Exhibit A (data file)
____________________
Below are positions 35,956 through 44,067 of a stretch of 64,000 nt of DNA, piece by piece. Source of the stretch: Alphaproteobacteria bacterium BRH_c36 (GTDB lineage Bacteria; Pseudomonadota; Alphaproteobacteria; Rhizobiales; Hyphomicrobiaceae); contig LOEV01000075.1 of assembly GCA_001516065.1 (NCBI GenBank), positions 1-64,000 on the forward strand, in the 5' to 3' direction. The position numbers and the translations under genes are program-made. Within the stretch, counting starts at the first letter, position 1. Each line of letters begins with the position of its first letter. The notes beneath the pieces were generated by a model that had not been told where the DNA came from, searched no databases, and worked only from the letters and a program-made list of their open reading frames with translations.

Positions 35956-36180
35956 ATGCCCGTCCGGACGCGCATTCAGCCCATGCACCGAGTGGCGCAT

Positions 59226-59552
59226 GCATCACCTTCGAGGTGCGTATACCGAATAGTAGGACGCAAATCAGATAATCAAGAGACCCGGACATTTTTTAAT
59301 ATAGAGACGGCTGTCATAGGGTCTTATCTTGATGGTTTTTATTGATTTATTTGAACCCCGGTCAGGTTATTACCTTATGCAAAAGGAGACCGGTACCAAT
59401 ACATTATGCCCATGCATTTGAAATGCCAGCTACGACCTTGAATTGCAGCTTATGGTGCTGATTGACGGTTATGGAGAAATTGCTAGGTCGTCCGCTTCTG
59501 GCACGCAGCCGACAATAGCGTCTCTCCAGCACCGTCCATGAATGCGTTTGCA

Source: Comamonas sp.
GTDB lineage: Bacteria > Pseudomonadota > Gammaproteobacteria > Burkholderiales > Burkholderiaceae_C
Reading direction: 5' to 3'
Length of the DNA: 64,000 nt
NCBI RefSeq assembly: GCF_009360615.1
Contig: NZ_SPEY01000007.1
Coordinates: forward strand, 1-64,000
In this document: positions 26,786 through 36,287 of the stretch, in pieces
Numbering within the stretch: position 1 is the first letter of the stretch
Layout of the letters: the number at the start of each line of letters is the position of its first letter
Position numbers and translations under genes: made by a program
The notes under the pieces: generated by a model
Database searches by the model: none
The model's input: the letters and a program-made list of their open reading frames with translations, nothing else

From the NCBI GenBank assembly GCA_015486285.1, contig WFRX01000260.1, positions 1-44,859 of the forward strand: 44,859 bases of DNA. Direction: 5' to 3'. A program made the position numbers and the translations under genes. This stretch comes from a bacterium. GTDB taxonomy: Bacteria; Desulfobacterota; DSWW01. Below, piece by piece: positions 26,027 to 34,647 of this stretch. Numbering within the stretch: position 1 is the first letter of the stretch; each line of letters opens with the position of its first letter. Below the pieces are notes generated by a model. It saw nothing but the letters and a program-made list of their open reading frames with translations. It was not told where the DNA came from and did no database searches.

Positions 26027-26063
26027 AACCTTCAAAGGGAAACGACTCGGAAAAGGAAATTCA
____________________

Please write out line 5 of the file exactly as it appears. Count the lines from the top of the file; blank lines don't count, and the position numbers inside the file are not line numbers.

59226 GCATCACCTTCGAGGTGCGTATACCGAATAGTAGGACGCAAATCAGATAATCAAGAGACCCGGACATTTTTTAAT